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Review of “Mr. Blue”

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Mr. Blue

Who is Mr. Blue? A modern day saint? A communist? A lunatic? A practical businessman encounters the charismatic Blue and is confounded. Fascinated and repulsed all at once, the businessman compiles a book of his own impressions, interviews with others who have known Blue, and letters.

So who is Mr. Blue? At times, an affluent gentleman who buys houses and fills them with decrepit servants. Other times, a young man with a brilliant smile, dressed in burlap sacks and living in a packing crate. A daredevil flying a kite on the precipice of a 30 story building. A philosopher. A film writer.

In each incarnation of Blue, you glimpse some of the fierce joy that makes him special.

Joy and Wonder

I love Mr. Blue for the same reason I love G. K. Chesterton’s fiction and Gerald Manley Hopkin’s poetry. These modern day mystics had a sacramental view of creation, a childlike sense of wonder, and find a passionate joy in the simple process of everyday life. Although in some ways a book about a very different type of wonder- for the ingenuity and life of a city versus the beauty of nature- Mr. Blue firmly falls into the category of books which reawaken our appreciation for seeing the true, good, and beautiful in our daily life. As a deeply Catholic book, Mr. Blue also reminds us about the wonders of Catholicism.

The Movie Script

The author Myles Connolly was actually a screenwriter for many years. Inside the story of Mr. Blue, Connolly tucks in the plot for a movie Blue wants to make. It’s a dystopian film, a singularly hopeless flight of fancy for such a enthusiastic and joyful character as Blue. A one world government has decimated and subjugated the population. Christianity has been intentionally extinguished. In the end, the last Christian on earth, a priest, manages to grow a few grains of wheat and offer one last Mass as a the world ends and Christ comes in glory.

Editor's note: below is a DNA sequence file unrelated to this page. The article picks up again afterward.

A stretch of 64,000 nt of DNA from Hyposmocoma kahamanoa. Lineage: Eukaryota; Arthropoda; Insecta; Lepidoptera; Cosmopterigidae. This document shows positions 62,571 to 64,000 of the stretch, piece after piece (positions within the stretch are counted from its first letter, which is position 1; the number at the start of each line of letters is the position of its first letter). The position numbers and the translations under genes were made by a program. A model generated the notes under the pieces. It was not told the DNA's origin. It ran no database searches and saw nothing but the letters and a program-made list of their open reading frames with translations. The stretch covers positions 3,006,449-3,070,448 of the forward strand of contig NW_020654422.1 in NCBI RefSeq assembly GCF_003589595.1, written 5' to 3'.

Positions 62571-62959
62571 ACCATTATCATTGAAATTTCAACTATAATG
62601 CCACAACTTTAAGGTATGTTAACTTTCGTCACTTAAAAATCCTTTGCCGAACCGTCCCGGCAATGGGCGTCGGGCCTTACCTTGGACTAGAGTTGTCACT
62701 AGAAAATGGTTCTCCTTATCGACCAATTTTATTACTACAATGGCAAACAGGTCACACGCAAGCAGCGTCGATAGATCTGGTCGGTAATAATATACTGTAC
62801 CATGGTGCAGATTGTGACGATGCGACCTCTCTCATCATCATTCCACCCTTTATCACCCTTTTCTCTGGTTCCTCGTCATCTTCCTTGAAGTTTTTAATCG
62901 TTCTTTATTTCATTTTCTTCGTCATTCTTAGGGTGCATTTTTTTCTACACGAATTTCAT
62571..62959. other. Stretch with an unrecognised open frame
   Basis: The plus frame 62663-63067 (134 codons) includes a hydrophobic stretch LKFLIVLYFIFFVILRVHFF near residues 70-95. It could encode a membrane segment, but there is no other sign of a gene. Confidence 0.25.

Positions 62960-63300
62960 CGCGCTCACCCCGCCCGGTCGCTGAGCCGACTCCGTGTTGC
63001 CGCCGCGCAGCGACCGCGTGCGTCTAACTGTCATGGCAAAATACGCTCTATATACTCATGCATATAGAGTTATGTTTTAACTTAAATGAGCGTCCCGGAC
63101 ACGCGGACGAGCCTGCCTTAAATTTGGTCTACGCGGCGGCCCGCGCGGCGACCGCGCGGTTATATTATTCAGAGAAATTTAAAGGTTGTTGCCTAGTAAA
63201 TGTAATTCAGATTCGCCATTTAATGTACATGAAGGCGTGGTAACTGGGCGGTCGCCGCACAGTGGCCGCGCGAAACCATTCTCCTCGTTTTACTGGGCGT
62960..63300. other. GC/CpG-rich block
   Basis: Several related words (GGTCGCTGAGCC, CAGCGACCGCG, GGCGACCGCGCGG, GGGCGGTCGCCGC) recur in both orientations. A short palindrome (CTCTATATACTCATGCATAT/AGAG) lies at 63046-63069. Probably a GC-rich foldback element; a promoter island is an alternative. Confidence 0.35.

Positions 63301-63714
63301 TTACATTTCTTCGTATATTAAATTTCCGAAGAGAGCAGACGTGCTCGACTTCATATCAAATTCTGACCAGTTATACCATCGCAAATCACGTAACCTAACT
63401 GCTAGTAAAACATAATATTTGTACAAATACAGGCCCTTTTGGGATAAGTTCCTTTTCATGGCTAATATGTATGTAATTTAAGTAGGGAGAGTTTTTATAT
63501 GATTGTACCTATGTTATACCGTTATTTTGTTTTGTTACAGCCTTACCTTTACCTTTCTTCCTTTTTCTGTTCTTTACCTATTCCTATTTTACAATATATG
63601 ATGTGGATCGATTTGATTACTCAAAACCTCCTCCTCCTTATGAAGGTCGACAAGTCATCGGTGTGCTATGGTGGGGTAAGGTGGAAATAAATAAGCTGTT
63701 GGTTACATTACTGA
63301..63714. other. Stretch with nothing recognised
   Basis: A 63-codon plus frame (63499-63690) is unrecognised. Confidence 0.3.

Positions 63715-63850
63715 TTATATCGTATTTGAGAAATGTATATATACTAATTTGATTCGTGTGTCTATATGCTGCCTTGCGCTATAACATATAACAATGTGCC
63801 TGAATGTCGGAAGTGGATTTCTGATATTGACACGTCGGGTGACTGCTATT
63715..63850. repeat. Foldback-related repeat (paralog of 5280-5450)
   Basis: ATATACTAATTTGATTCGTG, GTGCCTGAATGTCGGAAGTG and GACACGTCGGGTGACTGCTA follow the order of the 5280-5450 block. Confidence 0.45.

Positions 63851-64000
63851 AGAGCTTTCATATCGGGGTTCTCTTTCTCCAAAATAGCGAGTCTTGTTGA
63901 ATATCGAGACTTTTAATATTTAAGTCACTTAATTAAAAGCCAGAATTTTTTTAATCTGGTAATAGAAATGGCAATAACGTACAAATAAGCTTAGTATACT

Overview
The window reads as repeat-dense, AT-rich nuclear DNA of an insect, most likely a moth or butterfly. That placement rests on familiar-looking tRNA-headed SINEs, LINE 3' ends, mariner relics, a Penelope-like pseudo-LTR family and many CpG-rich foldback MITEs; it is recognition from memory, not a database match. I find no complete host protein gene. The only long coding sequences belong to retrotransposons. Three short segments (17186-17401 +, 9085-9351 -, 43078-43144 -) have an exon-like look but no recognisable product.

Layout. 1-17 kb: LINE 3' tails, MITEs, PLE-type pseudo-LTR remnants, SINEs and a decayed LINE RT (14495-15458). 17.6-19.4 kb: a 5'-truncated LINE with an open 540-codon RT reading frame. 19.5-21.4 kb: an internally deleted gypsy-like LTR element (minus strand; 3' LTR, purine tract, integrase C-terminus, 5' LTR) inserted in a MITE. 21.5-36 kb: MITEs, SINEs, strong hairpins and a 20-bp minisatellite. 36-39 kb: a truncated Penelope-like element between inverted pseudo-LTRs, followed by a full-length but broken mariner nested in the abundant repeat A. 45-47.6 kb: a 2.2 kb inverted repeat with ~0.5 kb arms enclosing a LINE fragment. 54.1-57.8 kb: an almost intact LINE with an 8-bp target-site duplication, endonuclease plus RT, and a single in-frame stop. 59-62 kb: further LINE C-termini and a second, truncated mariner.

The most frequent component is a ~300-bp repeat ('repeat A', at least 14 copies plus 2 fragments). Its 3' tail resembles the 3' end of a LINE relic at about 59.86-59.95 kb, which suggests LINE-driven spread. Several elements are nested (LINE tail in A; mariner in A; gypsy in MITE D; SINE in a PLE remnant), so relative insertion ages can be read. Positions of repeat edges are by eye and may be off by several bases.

Does the secret to Blue’s intentional joy lie in this rather dark imagining? Perhaps. Connolly paints Blue as a young man with a dark past, perhaps a man who once lived in the depths of depression or pessimism. But now, Blue intentionally eschews worldly values and lives for poverty and the simple joys of life.

Great for Teens and Adults

This is a book that teens tend to connect with. Blue’s passion and idealism inspires and engages teenagers. I recommend reading Mr. Blue in the high school years, perhaps as part of an American literature year. Adults also find Mr. Blue rather fascinating. Like the first person narrator, we pause and wonder at this St. Francis like modern city man with a heart for the poor and a passion for Christ.

You can buy this book through my amazon affiliate link: Mr. Blue

To see more of my favorite books for Catholic high schoolers and adults, check out my book lists, especially:

Review of “Portrait of the Son”

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A new book from Josephine Nobisso!

Is anyone else a huge fan of of Josephine Nobisso’s The Weight of a Mass and Take it to the Queen? These gorgeous books combine luminous illustrations with fantastic stories in a truly transcendent experience. I’ve been waiting for years for her to add to this series of allegories and it’s finally happening!

Portrait of the Son

In her new book Portrait of the Son, Josephine Nobisso tells a story about charity: love. It’s a variation on an allegory that’s been told many times over the centuries to help us understand a little about the love between the Father and the Son. In the story, an old father and his son live in a world of superlatives. Their great love for each other spills over into helping everyone around them. They create the most amazing art collection in the world, live in the most wonderful house, are kindest to their neighbors, and love each other dearly. When the son dies in the war, what will the father do? To whom will he bequeath his precious art collection?

A Fitting Third Book